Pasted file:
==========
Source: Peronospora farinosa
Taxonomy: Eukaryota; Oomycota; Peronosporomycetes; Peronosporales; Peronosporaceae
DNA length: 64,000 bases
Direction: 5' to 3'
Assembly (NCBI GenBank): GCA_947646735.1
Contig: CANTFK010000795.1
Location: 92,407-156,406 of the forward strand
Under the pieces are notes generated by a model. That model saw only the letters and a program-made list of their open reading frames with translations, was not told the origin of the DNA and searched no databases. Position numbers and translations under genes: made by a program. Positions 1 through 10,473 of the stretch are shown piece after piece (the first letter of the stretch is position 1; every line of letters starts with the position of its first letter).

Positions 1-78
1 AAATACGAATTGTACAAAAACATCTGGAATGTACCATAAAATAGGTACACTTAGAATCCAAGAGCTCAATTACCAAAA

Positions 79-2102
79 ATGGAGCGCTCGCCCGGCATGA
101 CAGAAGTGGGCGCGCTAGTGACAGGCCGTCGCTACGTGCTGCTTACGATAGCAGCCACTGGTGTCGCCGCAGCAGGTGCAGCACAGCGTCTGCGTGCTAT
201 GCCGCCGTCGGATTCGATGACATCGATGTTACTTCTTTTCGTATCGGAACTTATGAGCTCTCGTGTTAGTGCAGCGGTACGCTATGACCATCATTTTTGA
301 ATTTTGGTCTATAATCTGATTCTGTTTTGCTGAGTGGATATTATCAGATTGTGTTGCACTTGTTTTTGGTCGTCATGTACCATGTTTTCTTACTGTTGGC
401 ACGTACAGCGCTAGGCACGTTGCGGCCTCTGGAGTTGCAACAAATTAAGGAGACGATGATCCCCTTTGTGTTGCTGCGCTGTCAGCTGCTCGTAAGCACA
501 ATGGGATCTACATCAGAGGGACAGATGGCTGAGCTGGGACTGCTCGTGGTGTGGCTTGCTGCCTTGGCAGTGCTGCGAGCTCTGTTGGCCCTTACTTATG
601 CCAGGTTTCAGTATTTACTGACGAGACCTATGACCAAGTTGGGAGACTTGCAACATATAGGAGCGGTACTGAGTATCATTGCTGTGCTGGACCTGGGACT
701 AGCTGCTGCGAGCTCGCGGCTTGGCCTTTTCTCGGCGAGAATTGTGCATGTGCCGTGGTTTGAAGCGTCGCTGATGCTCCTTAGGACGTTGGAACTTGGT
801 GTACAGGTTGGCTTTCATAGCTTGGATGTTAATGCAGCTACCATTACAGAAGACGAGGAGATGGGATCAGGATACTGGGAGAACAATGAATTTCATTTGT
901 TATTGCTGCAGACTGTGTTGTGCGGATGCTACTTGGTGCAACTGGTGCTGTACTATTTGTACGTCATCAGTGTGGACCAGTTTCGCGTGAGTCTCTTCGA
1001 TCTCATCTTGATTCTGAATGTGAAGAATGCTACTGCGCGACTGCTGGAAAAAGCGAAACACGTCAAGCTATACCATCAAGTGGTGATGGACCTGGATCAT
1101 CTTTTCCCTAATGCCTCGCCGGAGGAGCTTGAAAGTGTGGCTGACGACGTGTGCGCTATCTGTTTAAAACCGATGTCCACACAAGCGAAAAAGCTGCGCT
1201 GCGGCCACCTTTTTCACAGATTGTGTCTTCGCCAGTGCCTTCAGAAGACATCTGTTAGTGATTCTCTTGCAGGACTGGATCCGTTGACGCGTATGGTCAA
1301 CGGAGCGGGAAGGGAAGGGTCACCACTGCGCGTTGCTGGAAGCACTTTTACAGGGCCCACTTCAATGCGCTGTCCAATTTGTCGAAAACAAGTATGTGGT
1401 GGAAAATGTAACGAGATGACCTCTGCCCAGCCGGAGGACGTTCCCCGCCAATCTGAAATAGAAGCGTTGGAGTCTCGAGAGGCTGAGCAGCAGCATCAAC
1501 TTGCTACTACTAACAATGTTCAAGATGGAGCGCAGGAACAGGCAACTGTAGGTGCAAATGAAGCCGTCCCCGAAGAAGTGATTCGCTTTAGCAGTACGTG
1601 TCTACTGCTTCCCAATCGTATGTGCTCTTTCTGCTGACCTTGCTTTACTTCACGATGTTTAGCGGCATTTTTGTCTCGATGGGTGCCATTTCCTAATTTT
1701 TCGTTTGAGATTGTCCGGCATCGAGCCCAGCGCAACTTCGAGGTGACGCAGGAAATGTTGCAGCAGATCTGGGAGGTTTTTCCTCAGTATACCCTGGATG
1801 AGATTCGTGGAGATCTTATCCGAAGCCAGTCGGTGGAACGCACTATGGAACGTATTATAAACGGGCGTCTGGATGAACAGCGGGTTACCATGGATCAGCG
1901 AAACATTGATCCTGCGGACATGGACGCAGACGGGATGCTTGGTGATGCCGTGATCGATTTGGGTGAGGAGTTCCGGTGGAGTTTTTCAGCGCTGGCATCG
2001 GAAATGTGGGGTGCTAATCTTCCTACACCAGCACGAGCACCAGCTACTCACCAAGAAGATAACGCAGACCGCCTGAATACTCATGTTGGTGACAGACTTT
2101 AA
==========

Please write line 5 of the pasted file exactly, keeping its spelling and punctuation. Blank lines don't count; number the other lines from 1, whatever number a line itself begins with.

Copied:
Assembly (NCBI GenBank): GCA_947646735.1